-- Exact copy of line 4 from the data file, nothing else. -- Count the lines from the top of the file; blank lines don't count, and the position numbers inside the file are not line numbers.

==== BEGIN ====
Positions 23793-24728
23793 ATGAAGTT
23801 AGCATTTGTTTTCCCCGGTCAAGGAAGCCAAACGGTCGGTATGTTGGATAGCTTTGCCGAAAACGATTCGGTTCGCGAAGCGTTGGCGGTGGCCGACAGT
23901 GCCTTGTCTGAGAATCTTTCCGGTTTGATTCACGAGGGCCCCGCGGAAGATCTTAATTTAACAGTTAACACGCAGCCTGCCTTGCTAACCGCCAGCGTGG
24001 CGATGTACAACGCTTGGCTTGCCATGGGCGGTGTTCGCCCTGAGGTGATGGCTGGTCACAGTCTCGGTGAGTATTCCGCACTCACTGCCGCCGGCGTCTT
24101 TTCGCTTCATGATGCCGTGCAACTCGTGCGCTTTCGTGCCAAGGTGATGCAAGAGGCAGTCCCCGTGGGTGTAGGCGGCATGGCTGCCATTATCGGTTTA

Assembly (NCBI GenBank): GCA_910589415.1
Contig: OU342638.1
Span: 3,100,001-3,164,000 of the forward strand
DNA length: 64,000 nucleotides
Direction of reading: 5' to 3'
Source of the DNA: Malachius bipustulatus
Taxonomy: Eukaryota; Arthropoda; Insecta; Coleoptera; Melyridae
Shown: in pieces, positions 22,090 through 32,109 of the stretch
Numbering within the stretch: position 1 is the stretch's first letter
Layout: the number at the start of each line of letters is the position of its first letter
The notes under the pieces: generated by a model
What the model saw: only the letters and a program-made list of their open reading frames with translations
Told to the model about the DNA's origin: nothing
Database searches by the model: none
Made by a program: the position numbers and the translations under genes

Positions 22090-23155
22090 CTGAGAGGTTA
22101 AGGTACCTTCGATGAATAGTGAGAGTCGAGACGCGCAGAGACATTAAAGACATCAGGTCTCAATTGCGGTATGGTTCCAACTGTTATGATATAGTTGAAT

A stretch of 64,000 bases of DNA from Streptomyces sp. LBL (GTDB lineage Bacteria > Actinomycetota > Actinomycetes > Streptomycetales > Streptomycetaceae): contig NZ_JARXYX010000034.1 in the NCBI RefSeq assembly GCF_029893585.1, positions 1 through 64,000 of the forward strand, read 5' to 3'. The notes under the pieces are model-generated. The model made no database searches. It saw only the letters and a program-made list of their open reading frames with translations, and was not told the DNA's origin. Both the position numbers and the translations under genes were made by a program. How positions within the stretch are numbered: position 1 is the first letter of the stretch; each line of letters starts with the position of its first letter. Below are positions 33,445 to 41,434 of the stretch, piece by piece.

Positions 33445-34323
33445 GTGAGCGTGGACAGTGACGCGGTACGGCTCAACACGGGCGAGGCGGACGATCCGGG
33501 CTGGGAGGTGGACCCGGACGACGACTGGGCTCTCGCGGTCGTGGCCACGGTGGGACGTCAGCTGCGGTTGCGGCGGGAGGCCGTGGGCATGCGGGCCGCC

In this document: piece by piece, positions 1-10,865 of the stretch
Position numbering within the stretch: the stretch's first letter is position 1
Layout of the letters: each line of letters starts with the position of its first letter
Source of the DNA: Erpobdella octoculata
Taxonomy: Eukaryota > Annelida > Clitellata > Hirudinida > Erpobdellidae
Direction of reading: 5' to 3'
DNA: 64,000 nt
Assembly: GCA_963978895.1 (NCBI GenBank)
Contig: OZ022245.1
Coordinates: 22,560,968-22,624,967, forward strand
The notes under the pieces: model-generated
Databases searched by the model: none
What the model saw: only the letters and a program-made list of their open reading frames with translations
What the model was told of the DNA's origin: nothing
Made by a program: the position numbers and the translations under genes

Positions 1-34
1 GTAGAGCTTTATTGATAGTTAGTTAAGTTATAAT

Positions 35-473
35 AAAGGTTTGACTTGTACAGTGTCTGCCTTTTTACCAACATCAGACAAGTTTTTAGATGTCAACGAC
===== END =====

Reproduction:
23901 GCCTTGTCTGAGAATCTTTCCGGTTTGATTCACGAGGGCCCCGCGGAAGATCTTAATTTAACAGTTAACACGCAGCCTGCCTTGCTAACCGCCAGCGTGG